GE’s Talent Machine : The Making of a CEO
Founded in 1878 by Thomas Edison, General Electric is nowadays a leading business in electrical generation, distribution and use in America and in the world. The company has been experimenting successful business models since its creation, and its human resources policy has been considered for a century one of the most sophisticated. It consists in a strong focus on human potential through executive development to the top ranks of the firm: this performance based meritocracy has made GE a “CEO factory” for the company and for all corporate America. In 2001, Jeff Immelt, the company’s new leader was faced with the problem of how to keep this talent machine humming.
In the last half of the 20th century, four CEOS made GE’s HR management one of the most successful in the world. Confronted to a strong diversification (due to World War II), Ralph J. Cordiner (1950-1963) implemented a thorough decentralization of the business decisions, created the first corporate management university and heightened GE’s dialogue with its executives (self-evaluation, performance evaluation, career forecasts, succession plans…). His successor, Fred J. Borch (1963-1972) intensively diversified GE and accompanied the operation with the creation of the Executive Manpower Staff to centralize the high potentials of the company. Reginald H. Jones (1972-1981) first reduced the role of HR in strategic planning but ended up aggregating business groups according to the sector, thus facilitating again the succession plans. John F. Welch, Jr. (1981-2001) restructured GE and based the HR policy on the company’s performance through executive rankings and stock options. He heavily promoted the participation in corporate courses and later extended the company evaluation system to all employees (polls, open dialog…).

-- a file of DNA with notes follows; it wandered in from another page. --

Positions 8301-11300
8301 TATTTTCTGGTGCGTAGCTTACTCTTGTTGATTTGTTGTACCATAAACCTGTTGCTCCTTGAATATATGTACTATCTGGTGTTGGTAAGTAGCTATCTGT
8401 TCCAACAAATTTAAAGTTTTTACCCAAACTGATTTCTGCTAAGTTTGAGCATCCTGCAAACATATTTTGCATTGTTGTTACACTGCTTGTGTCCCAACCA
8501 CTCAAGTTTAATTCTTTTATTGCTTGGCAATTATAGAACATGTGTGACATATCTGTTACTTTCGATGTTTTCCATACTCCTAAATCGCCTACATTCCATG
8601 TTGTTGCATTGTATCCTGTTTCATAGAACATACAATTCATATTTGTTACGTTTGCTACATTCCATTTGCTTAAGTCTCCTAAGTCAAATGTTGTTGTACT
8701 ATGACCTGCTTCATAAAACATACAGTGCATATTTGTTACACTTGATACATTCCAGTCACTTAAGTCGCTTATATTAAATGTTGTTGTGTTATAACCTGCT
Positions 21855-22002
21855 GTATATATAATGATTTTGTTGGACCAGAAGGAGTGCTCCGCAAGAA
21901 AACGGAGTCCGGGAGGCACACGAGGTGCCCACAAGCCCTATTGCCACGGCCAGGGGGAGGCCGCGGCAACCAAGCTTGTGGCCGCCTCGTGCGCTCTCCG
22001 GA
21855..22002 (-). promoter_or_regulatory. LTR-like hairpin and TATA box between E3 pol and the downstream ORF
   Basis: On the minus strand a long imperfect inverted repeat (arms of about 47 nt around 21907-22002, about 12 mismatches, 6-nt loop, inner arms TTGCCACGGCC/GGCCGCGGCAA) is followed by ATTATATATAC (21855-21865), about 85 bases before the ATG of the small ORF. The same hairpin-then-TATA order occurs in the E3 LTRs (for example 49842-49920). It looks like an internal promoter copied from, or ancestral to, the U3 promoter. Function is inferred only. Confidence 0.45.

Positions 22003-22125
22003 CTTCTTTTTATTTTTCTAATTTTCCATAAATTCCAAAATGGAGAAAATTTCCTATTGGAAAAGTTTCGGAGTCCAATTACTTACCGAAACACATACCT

The “CEO factory” thus became effective when GE no...
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